Fresh from Pacific Union’s blog, this week is a weekly recap of real estate highlights:
The traditional Spring Selling Season is off to a great start – again – according to Core Logic. The company recently released a report showing a 12.2% year-over-year increase in home prices, representing the 24th straight month (i.e. 2 years) this has happened. California – and the Bay Area in particular – is leading the way. Including distressed sales (e.g. foreclosures, short sales, et al), California prices rose 19.8% year-over-year. In good news for first time and move up buyers, Core Logic’s chief economist (Dr. Mark Fleming) said that the company expects home prices to level out next year as fewer home owners are under water, leading to an increase in the supply of homes and decreasing the continued price surges of the last couple of years.
Across the Richmond-San Rafael bridge, a development firm as purchased 101 acres in southern Marin County and plans to build apartments and a school on the site. Apparently, the new owner is seeking to put about 100 rental units on the site. No time table as to when any plans are expected to come up before the County Planning Commission.
Lastly, the California Association of Realtors released a survey last week showing that there is an increasing number of international homebuyers in our state. According to the survey, 85% of these buyers considered only the US as a potential place to buy a home, with the overwhelming reason being the Sunshine State’s climate (they obviously didn’t visit SF in the summer!) and that they wanted to be closer to family.
For a more complete rundown of last week’s real estate roundup, check out Pacific Union’s blog.
There is a lot going on in the Real Estate world these days. For a more complete look, check out Pacific Union’s blog today:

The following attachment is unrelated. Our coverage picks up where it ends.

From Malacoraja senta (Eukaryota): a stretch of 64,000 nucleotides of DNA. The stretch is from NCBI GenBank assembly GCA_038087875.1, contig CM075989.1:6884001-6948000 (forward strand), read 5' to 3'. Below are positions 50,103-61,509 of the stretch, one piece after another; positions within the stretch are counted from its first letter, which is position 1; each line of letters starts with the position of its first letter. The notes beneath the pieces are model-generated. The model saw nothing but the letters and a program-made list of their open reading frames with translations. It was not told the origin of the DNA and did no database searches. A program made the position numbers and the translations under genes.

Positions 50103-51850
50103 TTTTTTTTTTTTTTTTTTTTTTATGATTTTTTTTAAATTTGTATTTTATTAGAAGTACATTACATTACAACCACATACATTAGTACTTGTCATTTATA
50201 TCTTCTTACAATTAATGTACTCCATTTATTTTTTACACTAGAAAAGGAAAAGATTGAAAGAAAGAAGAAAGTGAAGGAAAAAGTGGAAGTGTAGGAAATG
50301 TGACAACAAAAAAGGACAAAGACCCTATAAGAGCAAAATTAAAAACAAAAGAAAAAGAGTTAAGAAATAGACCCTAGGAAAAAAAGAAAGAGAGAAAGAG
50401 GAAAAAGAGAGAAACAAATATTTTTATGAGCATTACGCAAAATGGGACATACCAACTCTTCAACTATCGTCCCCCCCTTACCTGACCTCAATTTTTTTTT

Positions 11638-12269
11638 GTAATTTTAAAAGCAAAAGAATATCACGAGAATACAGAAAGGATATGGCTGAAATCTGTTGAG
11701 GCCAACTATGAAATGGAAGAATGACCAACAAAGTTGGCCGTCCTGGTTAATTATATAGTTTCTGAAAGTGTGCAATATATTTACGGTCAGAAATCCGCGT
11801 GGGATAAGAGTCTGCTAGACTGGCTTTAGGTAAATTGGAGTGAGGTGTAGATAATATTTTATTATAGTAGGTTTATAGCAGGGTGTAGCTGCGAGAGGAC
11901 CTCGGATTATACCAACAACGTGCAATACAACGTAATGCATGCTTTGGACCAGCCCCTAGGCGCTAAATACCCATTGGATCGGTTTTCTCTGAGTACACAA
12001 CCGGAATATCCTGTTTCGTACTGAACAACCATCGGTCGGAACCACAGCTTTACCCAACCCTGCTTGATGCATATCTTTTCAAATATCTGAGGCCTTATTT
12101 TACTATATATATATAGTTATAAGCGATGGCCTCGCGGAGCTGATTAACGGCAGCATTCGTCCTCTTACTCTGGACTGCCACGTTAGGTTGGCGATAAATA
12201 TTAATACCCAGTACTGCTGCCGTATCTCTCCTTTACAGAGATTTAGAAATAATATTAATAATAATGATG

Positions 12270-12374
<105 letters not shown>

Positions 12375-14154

CAR’s February home sales report shows that pending home sales rose 14.2% over January. This is the second straight increase. Meanwhile, distressed home sales dropped across the state except in Solano County.
Home builders are increasingly looking toward infill projects rather than suburban tract homes. According to the Wall Street Journal, this is driving land prices up and is getting in the way of new-home sales, along with a lack of first-time home buyers and rising prices (although the latter two go hand in hand).
Also, last week Trulia released a report suggesting that Coastal California Markets (i.e. the Bay Area) may be headed for a bubble. The report argues that the Coastal CA market is overvalued: San Jose, San Francisco and the Oakland markets are all between 4-8% over what Trulia deems the current market value.
I will be holding open 3848 Happy Valley Road in Lafayette from 1 – 4pm. The home is exclusively listed by Nancy Rothman and offered @ $2,595,000. Historic Happy Valley farmhouse artistically restored with designer finishes & custom quality by McNamara Development and Construction. The original home was built in 1903 for Herbert & Estella Brown Mullikan. Estella’s father was Henry Toler Brown and her grandfather was Elam Brown, the founder of Lafayette. While maintaining the original farmhouse charm, the home was remodeled and expanded to embrace today’s modern lifestyle. Reclaimed wood and brick from the original home can be found throughout. A rare opportunity to own a part of Lafayette’s history.
Just under 4,000sf, the ideal single story floorplan offers formal living and dining rooms, spectacular kitchen/family combo leading out to the patio and yard, 4 bedrooms, plus an office, and a guest suite with separate entrance. The expansive yard and serene setting create an easy indoor/outdoor entertaining lifestyle. Conveniently located in the heart of Happy Valley with easy access to top schools, BART, Freeways, and downtown Lafayette. I hope to see all of you there!
This sophisticated, contemporary masterpiece was designed for the owners to showcase their stunning art collection. A two-story light-filled glass entry which opens to the gallery joins the public rooms, all of which have custom, barrel vault ceilings with no two alike.